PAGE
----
Our homework policy
We believe that homework can be beneficial to children’s learning in certain circumstances. The Education Endowment Fund (EEF) have collated research from many areas of education and concluded that whilst there is some benefit at secondary level, “there is much less evidence of benefit at primary level.” As a school that wishes to ensure our pupil and teacher workload is balanced and sensible, we do not wish to create tasks which do not offer clear benefits. As a consequence, we set homework in the following ways:
Year 1 – Year 6
All children are given times tables to learn on a weekly basis and parents are encouraged to read at least four times a week with children. The benefits of reading with children are significant; the choice of book also matters a great deal. In all classes across the school, we have banded books to ensure that children are aware of which books will provide them with an appropriate level of challenge. In Key Stage 2, these are 'real' books which we have allocated to bands to support children make appropriate, challenging choices. All children should have a book which they can take home with them to practise reading. Certificates are awarded in our Celebration Assemblies when children complete reading 5, 10 or more books.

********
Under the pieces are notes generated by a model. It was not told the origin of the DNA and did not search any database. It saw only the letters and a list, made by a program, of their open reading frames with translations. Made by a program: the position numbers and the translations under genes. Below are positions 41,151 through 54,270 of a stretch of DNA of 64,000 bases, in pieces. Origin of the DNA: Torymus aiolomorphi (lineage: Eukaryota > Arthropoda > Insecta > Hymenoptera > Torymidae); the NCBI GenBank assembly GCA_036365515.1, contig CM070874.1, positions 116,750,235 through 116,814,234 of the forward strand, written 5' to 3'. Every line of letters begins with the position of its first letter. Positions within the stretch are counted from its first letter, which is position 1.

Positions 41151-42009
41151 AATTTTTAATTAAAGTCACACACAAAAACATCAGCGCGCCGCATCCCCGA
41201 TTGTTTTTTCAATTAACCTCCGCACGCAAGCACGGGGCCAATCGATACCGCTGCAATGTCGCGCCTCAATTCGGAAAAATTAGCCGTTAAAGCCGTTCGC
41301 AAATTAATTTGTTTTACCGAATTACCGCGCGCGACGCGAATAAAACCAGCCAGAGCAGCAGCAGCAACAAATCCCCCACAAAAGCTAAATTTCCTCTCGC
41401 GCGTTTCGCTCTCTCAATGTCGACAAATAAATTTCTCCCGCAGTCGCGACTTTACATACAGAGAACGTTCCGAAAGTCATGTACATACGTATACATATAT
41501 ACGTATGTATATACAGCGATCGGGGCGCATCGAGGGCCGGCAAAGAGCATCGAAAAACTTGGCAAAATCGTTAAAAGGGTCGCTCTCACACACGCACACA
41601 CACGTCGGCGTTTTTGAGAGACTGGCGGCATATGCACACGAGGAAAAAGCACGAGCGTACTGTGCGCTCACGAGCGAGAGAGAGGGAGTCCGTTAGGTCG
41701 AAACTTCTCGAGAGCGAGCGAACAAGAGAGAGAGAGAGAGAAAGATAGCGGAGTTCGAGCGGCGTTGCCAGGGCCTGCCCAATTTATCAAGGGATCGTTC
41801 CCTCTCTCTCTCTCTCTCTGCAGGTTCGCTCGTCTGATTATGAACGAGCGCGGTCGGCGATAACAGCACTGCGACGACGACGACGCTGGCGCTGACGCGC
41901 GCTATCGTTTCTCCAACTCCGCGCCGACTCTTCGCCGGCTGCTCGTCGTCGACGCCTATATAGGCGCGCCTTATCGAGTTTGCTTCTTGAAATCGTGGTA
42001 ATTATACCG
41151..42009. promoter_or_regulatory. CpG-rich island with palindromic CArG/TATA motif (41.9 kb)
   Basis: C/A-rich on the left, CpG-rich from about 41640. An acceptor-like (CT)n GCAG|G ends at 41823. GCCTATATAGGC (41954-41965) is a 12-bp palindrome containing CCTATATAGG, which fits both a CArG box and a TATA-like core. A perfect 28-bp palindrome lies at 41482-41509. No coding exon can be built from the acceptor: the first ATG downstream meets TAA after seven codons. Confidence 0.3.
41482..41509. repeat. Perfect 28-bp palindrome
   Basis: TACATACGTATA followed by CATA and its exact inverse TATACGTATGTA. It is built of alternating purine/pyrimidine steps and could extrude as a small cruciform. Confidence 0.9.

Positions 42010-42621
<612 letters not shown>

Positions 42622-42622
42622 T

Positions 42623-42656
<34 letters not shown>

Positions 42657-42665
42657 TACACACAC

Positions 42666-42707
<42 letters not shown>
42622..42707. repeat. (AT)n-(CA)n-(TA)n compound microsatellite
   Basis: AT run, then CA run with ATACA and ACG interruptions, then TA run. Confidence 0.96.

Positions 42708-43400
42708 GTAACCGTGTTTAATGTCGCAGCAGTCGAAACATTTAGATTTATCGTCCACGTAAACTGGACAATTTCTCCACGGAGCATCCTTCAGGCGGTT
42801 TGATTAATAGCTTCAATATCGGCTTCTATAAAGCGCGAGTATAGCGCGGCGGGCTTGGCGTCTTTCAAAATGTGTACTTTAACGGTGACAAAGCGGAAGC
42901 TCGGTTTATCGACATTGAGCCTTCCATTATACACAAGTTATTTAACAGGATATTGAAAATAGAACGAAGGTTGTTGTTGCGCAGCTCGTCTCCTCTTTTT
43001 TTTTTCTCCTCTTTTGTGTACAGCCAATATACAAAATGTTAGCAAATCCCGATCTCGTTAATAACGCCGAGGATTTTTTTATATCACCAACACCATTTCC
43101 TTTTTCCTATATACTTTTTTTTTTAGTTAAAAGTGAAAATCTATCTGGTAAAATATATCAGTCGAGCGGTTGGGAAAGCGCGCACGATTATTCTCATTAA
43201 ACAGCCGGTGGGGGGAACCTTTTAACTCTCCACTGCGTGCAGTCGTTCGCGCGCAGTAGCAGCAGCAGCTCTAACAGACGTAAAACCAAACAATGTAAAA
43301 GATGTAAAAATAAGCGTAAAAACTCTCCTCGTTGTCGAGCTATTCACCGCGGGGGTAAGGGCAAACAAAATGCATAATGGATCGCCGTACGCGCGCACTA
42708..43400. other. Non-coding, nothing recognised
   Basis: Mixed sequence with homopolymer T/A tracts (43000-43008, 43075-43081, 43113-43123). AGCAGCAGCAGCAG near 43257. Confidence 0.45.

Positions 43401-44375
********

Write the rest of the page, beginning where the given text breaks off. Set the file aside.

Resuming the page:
All children from Year 1 to Year 6 have an individual login for Times Tables Rock Stars. Please ask your teacher if you can not find your login details.
In addition, some children have access to Letter Join.
Year 5 – Year 6
Part-way through Year 5, children are introduced to additional home learning tasks. Research analysed by John Hattie makes it clear that for older children there is more positive evidence for the advantages of homework, where tasks are set appropriately and focus on rote learning or the rapid recall of methods or facts. It also begins to build a routine of home learning which will become important as children enter secondary school in Year 7.
Having said that, children often share learning with us that they have undertaken independently at home and we would absolutely encourage this kind of learning. It is great to see the fabulous learning that our children push themselves to achieve and we always enjoy the extra knowledge and ideas that children share with us about their project learning.
We also think that there are many other ways that children can valuably spend their time outside of school – for example the National Trust’s 50 things to do before you’re 11 3/4.